This is not a political rebellion; it is a mollycoddled mob, a riotous expression of carelessness for one’s own community. And as a left-winger, I refuse to celebrate nihilistic behaviour that has a profoundly negative impact on working people’s lives. Far from being an instance of working-class action, the welfare-state mob has more in common with what Marx described as the lumpenproletariat. Indeed, it is worth recalling Marx’s colourful description in The Eighteenth Brumaire of Louis Napoleon of how that French ruler cynically built his power base amongst parts of the bourgeoisie and sections of the lumpenproletariat, so that ‘ruined and adventurous offshoots of the bourgeoisie rubbed shoulders with vagabonds, discharged soldiers, discharged jailbirds, swindlers, pickpockets, tricksters, gamblers, brothel-keepers, organ-grinders, ragpickers, knife-grinders, tinkers, beggars… and from this kindred element Boneparte formed the core of his [constituency], where all its members felt the need to benefit themselves at the expense of the labouring nation.’ In very different circumstances, we have something similar today – where the decadent commentariat’s siding with lumpen rioters represents a weird coming together of sections of the bourgeoisie with sections of the underworked and the over-flattered, as the rest of us, ‘the labouring nation’, look on with disdain.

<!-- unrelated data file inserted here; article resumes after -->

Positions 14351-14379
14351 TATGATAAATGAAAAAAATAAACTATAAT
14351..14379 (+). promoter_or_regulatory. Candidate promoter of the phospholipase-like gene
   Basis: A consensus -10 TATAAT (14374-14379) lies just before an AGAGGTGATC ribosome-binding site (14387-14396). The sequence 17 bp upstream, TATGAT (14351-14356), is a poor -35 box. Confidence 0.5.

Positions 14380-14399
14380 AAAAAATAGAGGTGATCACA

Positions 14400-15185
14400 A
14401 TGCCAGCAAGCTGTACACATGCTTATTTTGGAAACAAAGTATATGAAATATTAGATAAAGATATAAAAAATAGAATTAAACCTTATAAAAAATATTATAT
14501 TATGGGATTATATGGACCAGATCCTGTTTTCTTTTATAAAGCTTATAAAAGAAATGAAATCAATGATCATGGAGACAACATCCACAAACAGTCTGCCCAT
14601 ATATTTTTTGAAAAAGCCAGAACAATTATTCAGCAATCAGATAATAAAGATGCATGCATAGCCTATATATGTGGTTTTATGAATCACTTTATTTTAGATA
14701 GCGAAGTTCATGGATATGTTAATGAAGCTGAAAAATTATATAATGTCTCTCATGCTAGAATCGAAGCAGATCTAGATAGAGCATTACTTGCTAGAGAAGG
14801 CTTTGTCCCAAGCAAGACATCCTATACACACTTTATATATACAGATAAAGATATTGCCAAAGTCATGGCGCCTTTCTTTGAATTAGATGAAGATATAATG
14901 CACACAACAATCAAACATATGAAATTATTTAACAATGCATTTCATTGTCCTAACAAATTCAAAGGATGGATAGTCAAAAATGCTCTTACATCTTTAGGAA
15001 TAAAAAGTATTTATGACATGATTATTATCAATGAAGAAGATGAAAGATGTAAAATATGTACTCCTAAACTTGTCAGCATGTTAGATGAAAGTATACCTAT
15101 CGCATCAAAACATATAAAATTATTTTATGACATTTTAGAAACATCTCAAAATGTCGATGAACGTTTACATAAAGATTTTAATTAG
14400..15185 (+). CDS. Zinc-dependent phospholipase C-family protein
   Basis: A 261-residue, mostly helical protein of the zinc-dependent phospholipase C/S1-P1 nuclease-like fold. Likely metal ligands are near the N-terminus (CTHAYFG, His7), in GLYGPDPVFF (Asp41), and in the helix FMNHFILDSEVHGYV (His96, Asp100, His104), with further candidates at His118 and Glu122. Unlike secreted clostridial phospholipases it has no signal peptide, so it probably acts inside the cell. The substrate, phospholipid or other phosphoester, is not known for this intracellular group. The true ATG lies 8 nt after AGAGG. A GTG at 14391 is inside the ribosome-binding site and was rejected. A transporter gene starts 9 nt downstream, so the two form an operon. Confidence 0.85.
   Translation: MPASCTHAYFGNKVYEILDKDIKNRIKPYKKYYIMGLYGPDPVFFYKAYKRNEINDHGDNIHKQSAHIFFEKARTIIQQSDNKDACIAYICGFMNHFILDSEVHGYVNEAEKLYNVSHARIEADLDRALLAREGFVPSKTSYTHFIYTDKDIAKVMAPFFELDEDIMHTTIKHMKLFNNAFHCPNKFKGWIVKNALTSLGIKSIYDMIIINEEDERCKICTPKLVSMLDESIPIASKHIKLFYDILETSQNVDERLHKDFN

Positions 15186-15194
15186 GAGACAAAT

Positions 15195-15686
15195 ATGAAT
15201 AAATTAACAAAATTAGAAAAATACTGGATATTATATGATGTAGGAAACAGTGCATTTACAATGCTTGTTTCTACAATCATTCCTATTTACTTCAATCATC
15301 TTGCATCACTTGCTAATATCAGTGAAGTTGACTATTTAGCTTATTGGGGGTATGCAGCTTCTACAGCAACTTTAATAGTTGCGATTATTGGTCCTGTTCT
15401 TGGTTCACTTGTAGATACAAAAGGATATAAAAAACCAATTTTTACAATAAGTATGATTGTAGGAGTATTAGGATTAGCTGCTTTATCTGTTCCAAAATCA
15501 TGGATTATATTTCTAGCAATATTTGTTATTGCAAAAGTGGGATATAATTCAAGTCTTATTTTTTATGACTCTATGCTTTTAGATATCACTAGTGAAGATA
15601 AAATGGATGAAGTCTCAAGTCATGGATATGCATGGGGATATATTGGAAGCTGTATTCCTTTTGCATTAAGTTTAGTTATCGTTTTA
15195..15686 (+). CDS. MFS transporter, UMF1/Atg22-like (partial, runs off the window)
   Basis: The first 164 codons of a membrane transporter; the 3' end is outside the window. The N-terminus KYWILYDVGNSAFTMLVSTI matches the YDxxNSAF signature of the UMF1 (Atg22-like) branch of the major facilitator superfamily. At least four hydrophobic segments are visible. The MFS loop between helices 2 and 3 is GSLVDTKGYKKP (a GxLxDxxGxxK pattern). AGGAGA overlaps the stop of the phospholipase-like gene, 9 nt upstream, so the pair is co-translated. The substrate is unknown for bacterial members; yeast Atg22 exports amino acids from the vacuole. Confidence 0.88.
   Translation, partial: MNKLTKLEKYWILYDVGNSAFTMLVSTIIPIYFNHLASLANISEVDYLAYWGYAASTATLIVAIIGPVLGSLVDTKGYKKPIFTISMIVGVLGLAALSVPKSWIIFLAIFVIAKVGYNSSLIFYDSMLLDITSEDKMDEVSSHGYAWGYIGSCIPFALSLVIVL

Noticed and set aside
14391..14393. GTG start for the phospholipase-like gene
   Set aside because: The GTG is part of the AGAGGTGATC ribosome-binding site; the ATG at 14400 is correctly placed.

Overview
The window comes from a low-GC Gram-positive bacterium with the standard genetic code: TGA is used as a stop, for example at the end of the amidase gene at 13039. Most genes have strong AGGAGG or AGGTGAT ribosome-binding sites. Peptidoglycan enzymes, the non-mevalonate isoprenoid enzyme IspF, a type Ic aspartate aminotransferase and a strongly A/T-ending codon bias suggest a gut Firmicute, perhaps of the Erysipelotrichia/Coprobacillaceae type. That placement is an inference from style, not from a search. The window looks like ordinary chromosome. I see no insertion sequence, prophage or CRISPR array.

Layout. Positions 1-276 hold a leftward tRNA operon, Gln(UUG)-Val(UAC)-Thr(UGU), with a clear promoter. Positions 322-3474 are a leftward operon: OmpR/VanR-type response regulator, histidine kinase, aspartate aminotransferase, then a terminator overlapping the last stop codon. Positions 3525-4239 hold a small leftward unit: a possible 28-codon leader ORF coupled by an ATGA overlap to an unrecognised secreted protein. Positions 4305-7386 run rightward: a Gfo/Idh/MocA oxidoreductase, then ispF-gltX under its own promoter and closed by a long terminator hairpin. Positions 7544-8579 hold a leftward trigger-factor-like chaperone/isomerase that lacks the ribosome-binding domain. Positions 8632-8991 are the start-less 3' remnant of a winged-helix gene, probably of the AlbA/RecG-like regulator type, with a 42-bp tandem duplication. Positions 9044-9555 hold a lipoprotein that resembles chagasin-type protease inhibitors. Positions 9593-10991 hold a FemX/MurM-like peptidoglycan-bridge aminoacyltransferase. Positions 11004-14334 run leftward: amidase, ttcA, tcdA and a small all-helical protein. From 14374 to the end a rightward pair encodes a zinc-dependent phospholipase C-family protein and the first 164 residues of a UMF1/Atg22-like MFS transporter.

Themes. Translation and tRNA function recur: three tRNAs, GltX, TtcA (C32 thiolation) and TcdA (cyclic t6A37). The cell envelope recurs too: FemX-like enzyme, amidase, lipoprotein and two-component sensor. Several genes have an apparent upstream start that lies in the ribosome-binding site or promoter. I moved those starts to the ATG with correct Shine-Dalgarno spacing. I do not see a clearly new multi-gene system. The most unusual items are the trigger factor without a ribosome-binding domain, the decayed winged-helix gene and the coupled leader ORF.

You don’t have to buy some of the slightly misty-eyed stuff about working class “communities” to see that he has a strong point. As I often like to point out, an open liberal society requires a modicum of basic respect for the lives and property of others, a certain amount of fertile soil for particular virtues to take root in and flourish.